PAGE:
The rock-climbing fish (Beaufortia kweichowensis) adheres to slippery, fouled surfaces and crawls both forward and backward in torrential streams. During locomotion, two suckers can be distinguished. Here, the general skeletal structure of the rock-climbing fish was determined using microtomography. Friction and adhesion were positively correlated, as were friction and fin ray angle. The unique adhesive locomotion system used by the rock-climbing fish was observed with a high speed camera. This system comprised two anisotropic suckers bearing two paired fins and two girdle muscles. A locomotion model was established based on these results. In this model, the fin states controlled the direction of motion using anisotropic friction, and alternate contractions of the girdle muscles provided propulsion during bidirectional crawling. This adhesive locomotion system was compared with other biological locomotion mechanisms. Based on these comparisons, we hypothesized that this novel system might represent an energy-saving solution for undulatory underwater vertical movement without detaching from the substrate.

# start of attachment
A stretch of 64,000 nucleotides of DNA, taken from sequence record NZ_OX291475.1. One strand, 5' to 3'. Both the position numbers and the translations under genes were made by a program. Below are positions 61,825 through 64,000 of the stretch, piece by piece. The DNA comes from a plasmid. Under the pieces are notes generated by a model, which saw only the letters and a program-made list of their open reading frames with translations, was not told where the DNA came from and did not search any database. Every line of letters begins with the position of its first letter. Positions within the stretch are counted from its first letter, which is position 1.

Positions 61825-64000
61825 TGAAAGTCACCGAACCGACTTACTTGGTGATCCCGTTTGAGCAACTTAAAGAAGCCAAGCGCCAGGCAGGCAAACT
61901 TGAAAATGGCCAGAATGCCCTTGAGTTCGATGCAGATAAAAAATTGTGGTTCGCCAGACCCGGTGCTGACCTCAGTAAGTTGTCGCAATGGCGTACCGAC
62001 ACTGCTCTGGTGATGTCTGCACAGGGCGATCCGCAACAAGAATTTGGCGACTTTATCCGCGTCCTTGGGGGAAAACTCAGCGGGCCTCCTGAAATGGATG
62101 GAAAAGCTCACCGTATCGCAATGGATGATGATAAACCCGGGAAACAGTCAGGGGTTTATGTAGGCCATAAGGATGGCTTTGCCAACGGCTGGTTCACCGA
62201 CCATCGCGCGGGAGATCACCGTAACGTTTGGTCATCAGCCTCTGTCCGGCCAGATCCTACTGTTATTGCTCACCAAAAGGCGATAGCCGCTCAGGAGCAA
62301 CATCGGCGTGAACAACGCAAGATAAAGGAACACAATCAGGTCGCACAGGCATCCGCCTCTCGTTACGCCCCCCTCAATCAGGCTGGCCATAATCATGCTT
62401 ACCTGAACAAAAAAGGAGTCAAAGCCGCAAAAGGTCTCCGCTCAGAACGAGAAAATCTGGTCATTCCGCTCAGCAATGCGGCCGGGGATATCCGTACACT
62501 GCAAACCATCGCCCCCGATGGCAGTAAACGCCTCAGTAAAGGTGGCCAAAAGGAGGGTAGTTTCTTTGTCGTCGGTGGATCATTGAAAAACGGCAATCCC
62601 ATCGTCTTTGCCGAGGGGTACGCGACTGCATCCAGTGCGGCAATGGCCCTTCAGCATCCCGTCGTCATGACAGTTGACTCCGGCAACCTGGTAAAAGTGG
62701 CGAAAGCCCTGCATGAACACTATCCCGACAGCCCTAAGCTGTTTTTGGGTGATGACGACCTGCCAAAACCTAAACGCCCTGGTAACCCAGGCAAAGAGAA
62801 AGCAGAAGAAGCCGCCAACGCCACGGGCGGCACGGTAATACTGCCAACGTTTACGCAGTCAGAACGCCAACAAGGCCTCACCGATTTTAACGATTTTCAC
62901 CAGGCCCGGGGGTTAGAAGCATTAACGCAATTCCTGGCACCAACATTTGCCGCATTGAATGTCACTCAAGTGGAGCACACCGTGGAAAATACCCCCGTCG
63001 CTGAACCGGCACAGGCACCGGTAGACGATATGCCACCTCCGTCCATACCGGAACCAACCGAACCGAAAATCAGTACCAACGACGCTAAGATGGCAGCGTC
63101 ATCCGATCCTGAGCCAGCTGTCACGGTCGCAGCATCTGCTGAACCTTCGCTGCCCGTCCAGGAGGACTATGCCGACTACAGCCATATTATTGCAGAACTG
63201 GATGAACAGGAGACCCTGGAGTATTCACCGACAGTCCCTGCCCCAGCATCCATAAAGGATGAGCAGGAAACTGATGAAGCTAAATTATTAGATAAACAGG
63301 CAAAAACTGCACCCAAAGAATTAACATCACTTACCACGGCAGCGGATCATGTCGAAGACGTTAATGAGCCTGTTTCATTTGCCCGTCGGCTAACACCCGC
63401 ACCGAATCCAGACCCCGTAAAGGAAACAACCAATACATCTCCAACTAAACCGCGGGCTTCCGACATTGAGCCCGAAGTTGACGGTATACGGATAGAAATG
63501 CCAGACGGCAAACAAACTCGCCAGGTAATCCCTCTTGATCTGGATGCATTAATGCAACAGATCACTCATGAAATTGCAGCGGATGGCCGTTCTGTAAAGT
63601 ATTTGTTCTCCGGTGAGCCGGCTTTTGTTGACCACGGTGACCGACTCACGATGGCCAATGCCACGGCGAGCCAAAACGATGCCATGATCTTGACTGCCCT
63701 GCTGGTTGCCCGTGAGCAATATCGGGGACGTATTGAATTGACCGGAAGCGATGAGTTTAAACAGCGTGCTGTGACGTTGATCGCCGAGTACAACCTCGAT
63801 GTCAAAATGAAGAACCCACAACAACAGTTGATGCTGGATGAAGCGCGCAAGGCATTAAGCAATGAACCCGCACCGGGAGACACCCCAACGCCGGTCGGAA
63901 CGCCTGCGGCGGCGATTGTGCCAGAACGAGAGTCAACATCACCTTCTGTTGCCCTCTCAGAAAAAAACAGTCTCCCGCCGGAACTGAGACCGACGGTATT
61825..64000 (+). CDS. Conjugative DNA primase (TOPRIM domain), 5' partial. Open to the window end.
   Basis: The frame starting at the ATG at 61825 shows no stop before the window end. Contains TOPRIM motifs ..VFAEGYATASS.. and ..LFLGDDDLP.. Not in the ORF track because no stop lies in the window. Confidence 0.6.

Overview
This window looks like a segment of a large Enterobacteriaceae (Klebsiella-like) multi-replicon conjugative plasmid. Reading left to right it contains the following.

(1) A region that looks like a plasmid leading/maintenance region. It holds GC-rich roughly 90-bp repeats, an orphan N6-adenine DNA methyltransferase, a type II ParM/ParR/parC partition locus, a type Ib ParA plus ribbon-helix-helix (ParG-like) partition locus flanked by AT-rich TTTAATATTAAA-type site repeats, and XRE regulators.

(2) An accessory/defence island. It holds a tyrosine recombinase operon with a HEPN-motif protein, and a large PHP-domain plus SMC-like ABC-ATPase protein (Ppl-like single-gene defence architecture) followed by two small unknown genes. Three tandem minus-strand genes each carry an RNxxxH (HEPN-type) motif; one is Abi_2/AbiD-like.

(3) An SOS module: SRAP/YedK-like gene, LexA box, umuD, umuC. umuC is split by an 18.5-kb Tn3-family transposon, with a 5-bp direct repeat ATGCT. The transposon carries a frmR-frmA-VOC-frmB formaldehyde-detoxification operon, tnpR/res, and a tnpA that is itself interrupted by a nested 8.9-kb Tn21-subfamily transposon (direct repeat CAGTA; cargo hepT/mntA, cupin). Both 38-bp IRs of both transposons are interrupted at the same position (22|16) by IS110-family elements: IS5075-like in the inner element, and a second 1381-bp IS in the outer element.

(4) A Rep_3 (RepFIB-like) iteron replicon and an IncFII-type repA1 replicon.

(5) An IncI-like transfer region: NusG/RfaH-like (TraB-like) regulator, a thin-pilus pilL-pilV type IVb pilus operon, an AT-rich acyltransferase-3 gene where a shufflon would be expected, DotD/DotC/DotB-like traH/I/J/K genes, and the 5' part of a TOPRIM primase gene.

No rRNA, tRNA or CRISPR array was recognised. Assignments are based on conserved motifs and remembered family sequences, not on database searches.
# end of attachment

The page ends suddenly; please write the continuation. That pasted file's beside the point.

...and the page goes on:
ASJC Scopus subject areas